Today the Catholic Church celebrates the memorial of Saint Francis de Sales. This Francis was not one with whom I had great familiarity until a priest who meant a lot to me (now deceased) shared with me his devotion to Francis and suggested that I would benefit from reading his Introduction to the Devout Life. The book is considered to be a masterpice of devotional literature and is suitable for everyone, regardless of where they are on the spiritual path.
In the book, Francis suggests that we begin all prayer by placing ourselves in the presence of God and invoking his assistance (sounding very much like St. Ignatius). He outlines several principal means for placing ourselves in God’s presence and in honor of his memorial I thought I’d share what he says about the value of intentionally reminding ourselves that we are in the presence of God. Francis writes:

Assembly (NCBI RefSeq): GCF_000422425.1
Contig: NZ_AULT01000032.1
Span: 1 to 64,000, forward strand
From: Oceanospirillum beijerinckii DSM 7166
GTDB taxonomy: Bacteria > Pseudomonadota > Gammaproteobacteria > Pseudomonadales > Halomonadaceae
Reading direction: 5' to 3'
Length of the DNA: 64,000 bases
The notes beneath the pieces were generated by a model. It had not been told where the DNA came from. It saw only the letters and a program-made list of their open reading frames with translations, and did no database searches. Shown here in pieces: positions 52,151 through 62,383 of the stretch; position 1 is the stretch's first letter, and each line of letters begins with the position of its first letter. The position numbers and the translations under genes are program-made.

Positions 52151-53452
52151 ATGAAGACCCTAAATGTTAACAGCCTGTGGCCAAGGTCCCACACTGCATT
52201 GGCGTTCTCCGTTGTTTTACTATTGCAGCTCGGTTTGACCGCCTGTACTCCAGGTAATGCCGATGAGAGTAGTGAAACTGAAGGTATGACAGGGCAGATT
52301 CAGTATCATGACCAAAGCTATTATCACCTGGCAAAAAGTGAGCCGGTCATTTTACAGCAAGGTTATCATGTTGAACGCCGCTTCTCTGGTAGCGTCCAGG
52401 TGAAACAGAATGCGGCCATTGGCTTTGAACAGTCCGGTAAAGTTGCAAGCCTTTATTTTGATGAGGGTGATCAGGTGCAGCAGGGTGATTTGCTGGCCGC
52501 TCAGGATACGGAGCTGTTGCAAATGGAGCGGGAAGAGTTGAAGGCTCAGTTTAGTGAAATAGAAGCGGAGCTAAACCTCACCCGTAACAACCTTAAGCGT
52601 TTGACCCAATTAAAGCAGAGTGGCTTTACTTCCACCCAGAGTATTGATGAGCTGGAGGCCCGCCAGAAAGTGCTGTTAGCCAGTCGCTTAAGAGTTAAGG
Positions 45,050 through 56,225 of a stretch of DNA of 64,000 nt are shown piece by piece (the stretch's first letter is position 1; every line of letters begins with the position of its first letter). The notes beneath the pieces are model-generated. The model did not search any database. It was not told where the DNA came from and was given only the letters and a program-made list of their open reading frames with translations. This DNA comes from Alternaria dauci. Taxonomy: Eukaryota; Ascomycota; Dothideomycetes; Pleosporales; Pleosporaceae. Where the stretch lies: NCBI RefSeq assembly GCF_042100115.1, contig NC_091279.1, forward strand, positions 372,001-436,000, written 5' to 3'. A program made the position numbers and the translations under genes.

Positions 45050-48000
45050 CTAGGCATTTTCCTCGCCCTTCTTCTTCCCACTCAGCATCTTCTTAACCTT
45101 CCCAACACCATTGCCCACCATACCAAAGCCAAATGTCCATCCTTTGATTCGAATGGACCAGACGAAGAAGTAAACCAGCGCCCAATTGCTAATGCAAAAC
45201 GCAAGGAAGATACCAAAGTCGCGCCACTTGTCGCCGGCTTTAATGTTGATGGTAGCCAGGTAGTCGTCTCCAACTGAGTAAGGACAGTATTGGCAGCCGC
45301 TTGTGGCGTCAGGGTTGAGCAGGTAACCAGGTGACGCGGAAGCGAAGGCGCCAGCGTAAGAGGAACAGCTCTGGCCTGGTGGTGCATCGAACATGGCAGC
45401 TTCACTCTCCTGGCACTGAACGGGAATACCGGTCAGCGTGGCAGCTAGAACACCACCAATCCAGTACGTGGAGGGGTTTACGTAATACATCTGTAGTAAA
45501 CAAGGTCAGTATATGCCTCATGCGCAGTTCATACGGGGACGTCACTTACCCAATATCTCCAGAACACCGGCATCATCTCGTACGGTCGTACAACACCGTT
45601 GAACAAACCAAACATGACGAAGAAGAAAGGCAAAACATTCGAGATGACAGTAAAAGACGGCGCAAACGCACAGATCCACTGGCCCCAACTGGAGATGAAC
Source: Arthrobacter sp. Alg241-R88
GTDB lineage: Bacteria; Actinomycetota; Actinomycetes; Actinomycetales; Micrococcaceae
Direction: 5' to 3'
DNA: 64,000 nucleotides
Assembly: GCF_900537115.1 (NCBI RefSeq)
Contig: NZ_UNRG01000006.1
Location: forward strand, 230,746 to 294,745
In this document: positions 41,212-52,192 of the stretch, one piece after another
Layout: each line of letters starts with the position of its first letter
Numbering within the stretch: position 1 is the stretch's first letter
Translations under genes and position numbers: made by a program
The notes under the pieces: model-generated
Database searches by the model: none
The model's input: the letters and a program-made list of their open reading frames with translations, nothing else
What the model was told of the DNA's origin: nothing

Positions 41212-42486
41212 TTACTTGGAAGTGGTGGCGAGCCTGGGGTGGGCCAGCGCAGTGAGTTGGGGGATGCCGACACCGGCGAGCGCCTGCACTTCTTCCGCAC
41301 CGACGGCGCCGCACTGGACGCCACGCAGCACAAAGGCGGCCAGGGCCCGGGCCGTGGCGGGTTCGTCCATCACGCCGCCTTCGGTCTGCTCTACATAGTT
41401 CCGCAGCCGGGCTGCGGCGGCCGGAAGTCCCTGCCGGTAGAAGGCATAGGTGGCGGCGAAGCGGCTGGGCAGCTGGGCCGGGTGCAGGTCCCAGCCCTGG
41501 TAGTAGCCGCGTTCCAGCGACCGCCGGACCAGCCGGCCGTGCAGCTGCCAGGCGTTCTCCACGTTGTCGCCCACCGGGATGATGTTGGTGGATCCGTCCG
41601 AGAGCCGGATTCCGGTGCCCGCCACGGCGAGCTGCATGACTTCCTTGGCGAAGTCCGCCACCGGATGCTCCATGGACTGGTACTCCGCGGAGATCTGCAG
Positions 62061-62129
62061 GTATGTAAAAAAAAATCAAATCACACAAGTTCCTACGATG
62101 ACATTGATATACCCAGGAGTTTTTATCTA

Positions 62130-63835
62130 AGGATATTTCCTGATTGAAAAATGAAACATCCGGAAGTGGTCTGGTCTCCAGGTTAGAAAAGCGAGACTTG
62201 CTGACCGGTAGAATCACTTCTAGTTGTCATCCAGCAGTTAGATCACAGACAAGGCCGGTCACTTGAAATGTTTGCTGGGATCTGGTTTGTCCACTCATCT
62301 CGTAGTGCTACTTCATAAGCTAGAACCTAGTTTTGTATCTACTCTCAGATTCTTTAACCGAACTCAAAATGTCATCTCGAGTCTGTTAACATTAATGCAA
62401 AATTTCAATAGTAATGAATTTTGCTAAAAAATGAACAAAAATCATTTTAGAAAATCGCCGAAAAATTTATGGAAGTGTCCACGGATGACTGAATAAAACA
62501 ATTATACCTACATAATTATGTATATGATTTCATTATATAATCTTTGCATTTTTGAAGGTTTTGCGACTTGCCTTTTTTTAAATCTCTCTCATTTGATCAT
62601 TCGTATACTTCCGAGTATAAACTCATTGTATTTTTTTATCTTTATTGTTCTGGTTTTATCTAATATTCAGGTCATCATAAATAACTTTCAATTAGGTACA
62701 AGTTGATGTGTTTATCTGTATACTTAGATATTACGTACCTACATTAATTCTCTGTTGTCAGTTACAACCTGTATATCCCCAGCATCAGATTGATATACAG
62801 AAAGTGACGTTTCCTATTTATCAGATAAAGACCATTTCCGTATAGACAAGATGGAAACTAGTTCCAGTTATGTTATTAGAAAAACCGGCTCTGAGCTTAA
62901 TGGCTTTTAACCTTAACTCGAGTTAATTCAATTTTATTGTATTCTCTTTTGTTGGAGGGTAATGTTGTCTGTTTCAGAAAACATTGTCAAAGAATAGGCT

God is in all things and all places. There is no place or thing in this world where he is not truly present. Just as wherever birds fly they always encounter the air, so also wherever we go or wherever we are we find God present. Everyone knows this truth but everyone does not try to bring it home to himself. Blind men do not see a prince who is present among them, and therefore do not show him the respect they do after being told of his presence. However, because they do not actually see him they easily forget his presence, and having forgotten it, they still more easily lose the respect and reverence owed to him. Unfortunately, Philothes, we do not see God who is present with us. Although faith assures us of his presence, yet because we do not see him with our eyes we often forget about him and behave as if God were far distant from us. We really know tht he is present in all things, but because we do not reflect on that fact we act as if we did not know it. This is why before praying we must always arouse our souls to explicit thought and consideration of God’s presence.